University of Central Florida, and Florida Atlantic University. The
University of South Florida is building a $40 million Center for Biological Defense. NASA funding, matched by the State of Florida, has
created a Space Life Sciences Laboratory at the Kennedy Space Center in Cape Canaveral. Florida Atlantic University offers a Certificate
in Biotechnology, funding by a $2.3 n1illion grant from the Department of Labor, which graduates about 100 students annually, while
FAU's College of Engineering offers the nation's first Bioengineering Graduate Certificate Program. UCF and USF offer a $1 million
annual Industry Matching Research Progran1 in this field. Several
community colleges have started associate degree programs in biotechnology laboratory technology and bioinformatics. Florida's
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health care facilities offer research centers pertinent to biotechnology,
including the Cleveland Clinic, Florida (Weston and Naples), H. Le
Moffitt Cancer Center and Research Institute at USF, Mayo Clinic
(Jacksonville), M.D. Anderson Cancer Center and Walt Disney Melnorial Cancer Center (Orlando), Shands HealthCare (Gainesville),
and the University of Miami Jackson Melnorial Hospital (Miami).
In 2004, Florida attracted $364 nlillion in venture capital (up
frOln $230 lnillion in 2003), which funded 57 firms (new and existing). Of these, 15 were start-ups, one-half of which were in biotechnology. Venture capital is highly mobile geographically, but Florida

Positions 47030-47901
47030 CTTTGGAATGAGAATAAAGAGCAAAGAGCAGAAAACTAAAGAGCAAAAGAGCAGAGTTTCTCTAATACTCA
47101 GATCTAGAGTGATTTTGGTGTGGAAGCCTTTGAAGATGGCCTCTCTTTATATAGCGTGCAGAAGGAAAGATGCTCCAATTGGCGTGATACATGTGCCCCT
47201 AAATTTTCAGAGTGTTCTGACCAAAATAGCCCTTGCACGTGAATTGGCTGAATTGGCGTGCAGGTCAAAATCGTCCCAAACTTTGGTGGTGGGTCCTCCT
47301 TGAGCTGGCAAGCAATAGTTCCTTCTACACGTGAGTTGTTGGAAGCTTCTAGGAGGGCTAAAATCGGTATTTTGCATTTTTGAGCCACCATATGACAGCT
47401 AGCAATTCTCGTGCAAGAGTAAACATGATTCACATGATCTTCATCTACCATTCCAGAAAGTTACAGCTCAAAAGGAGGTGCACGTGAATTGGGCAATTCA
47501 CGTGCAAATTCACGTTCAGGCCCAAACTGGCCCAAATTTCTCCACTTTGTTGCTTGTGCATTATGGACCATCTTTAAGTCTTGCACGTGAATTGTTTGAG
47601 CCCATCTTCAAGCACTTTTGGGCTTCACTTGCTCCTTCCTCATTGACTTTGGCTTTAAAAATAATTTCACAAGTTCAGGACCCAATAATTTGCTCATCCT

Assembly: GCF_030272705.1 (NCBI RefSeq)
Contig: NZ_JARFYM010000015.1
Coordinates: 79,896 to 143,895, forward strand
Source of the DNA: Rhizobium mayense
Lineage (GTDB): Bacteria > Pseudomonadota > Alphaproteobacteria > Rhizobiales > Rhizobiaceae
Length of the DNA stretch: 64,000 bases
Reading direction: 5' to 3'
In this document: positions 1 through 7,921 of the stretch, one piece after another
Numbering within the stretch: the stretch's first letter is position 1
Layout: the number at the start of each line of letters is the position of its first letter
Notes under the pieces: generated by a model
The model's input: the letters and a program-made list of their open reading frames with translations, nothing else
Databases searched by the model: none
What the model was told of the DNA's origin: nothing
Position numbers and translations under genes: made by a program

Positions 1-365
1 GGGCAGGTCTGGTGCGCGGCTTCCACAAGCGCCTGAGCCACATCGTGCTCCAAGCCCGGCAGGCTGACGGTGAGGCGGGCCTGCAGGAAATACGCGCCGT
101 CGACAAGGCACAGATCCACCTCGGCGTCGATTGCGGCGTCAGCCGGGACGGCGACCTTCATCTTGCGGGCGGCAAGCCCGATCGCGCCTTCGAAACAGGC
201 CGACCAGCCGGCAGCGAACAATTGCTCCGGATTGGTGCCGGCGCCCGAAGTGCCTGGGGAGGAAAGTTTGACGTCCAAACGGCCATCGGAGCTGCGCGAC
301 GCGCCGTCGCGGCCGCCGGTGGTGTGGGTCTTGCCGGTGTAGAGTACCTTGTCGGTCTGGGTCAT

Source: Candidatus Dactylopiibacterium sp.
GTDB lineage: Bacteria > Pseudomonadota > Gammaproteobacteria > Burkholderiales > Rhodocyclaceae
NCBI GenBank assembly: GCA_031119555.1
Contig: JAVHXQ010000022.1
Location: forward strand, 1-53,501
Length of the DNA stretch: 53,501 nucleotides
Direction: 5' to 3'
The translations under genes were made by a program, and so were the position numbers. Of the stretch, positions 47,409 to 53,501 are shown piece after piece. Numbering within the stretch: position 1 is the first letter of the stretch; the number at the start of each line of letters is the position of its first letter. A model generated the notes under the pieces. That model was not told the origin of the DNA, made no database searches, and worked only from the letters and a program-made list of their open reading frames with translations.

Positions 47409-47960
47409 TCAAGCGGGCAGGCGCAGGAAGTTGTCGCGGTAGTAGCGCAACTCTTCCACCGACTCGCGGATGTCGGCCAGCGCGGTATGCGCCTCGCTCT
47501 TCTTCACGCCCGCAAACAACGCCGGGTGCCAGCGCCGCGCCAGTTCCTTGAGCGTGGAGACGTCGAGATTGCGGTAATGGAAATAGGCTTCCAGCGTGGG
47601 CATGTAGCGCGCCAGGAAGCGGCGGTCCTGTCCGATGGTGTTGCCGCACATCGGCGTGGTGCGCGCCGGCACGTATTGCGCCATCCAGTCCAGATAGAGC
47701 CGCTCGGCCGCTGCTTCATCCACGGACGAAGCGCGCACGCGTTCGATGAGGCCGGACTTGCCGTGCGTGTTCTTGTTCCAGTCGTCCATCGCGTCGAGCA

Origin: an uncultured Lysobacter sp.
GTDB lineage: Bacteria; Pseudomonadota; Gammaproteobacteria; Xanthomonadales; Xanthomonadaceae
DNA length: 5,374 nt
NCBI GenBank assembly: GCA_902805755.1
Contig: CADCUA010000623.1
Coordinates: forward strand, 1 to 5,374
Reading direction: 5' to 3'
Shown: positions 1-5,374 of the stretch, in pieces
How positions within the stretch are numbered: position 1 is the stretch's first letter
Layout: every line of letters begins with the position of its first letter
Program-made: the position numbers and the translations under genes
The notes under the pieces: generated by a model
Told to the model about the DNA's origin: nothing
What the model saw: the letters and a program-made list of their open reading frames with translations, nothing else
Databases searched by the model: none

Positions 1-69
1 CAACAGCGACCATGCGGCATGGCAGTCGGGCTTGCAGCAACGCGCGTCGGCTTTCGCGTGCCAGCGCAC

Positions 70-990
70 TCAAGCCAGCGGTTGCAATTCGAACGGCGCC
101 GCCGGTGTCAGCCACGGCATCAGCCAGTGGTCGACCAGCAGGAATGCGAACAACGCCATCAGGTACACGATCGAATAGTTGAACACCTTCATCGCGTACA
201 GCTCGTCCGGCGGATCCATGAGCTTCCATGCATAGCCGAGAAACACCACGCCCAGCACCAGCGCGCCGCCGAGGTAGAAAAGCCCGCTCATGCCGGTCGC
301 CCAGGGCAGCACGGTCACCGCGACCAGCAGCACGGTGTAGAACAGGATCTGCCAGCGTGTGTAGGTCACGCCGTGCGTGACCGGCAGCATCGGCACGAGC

does have significant nunlbers of local venture capitalists with experience in biotechnology, such as the Tanlpa investnlent bank Athena
Capital Partners, Draper SI Ventures, in Fort Myers, and Inflexion
Partners, which will invest $250,000 to $1 nlillion each in 10 to 12
Florida biotech start-ups over the next three years (Florida Trend
2003). BioFlorida, the biotech trade association, plays an important
role in fostering venture capital for the industry.
The Palm Beach County Biotechnology Research Park Project Plan
The Palnl Beach County Biotechnology Research Park plan
reflects nlany facets of how to achieve the synergistic effects of agglomeration. The project site is planned to comprise approximately
] ,919 acres that include a variety of land uses related to biotechnology and biomedical research. Palnl Beach County will act as th
master developer, and The Scripps Research Institute will be the primary initial tenant. The project will include: The Scripps satellite
university campus, with 28 faculty and 2,000 graduate students; a
biomedical science research and development district with office
and laboratories; a town center district of conlmercial, retail, office.
and residential uses; and a neighborhood center district with housing,
parks, and comnlunity-serving commercial uses. It may also indud
a magnet high school for 2,500 students and a 90-acre pedestrian
nlall, and public open space. Pahn Beach County had 2,782 biotechnology workers in 2002 (Pounds 2003). Direct employment at tl1
Palm Beach Scripps facility will be 545 after seven years, the entire
park's employment is expected to risc to 6,466 after 15 year:
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7hc Florido Geographer
(Hopkins 200]). Thus, the proposed park will roughly triple the
county's employment in biotechnology.
The Washington EconOlnics Group (Hopkins 2003) estinlates